Together with gestalten, Kari Molvar, an American beauty editor and regular contributor to T: The New York Times Style Magazine, created Be Well, an exploration of the aims of twenty-first-century wellbeing. The book explores the current culture and architecture, portraying the protagonists and their ideas, as well as treatments. Be Well spans from historic insights that link ancient practices with contemporary innovations to a current look into the momentum behind wellness’ increasing presence in the hospitality, travel, beauty, and fashion industries. Profiles of thoughtful influencers guiding the wellness conversation today are compiled into chapters by topic, such as “Taking Beauty Back to its Roots”, “Mind and Body Balance”, and “Food for Thought”. Extraordinary destinations for yoga, meditation, Eastern philosophy, and more, are included throughout the chapters as well.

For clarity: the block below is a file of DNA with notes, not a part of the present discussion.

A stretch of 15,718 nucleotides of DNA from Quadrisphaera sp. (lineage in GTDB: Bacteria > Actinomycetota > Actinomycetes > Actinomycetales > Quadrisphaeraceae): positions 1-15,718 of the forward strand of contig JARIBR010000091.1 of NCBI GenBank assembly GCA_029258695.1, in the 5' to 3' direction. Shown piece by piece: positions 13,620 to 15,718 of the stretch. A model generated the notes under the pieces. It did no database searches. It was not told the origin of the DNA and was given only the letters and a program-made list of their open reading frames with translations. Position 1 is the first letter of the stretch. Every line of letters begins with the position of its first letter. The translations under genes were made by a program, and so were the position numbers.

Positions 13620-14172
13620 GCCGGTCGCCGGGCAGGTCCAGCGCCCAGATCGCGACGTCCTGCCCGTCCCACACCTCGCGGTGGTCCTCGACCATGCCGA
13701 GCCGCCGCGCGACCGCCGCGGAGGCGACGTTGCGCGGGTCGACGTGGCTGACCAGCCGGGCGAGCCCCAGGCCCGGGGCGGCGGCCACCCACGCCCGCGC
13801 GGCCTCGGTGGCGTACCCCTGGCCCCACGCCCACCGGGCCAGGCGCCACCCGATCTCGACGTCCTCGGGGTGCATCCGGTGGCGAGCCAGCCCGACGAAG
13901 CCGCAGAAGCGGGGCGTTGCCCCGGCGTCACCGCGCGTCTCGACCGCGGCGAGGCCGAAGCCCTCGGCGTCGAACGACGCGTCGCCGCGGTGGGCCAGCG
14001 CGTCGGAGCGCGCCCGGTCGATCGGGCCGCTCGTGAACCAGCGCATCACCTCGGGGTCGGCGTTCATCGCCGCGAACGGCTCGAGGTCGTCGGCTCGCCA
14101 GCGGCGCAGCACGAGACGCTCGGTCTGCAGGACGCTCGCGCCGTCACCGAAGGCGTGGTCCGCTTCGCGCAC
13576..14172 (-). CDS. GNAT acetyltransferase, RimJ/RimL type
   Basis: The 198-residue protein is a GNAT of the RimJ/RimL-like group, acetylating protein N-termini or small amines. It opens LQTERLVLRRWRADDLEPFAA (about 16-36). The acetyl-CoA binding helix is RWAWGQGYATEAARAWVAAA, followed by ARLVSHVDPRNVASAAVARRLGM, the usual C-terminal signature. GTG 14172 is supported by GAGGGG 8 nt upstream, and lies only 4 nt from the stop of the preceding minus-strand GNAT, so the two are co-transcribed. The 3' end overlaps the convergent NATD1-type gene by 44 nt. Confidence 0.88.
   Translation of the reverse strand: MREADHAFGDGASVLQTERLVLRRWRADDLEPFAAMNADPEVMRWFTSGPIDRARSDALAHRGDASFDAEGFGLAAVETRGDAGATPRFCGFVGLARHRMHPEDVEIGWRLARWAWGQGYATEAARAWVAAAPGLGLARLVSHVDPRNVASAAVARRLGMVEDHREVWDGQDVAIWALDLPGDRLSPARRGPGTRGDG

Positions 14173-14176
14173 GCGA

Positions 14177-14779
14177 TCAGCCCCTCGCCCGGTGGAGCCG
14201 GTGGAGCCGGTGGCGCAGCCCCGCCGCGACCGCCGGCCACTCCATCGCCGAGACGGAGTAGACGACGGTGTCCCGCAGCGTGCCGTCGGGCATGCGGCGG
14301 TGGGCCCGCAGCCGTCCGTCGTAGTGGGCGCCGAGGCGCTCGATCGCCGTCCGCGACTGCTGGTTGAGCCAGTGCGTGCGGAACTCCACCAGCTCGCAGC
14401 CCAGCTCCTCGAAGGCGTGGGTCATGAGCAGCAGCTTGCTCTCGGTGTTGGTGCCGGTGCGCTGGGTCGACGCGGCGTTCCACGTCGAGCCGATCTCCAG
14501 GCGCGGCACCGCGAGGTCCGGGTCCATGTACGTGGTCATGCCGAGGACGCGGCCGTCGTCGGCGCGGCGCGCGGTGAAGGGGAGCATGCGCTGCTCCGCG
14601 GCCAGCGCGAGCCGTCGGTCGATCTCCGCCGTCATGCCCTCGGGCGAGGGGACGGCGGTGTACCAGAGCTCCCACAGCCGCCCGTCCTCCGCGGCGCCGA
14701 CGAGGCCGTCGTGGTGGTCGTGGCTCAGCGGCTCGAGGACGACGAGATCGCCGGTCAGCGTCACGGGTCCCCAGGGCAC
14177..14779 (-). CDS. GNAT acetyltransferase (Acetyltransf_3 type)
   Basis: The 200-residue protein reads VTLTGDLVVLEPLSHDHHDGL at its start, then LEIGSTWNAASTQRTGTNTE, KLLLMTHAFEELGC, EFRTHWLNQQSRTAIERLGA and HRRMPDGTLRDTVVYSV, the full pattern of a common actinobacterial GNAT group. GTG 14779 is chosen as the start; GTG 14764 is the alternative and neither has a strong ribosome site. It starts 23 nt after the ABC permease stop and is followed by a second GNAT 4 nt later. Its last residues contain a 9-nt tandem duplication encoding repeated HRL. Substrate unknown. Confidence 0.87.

”Beyond the sensorial adventure, millennia-old rituals preserve techniques that have worked for centuries to ground the mind and body—whether you reach for Ayurvedic spices to align your dosha or activate your qi with a Chinese gua-sha facial.” – Kari Molvar in Be Well
Going to a spa is not merely pampering—it is healing. To be sure, having your muscles kneaded and your skin bathed in herbaceous oils feels quite nice, but there is something deeper and more alchemic happening in your cells. The roots of spa culture go back centuries, to the ancient Greeks and Romans who realized the therapeutic benefits of soaking in water, slathering on mud, and flexing their quadriceps on a daily basis. Such vintage wellness practices served a practical and metaphysical purpose: to restore the body and make one feel alive. Today, this same type of healing could not be more relevant for our times.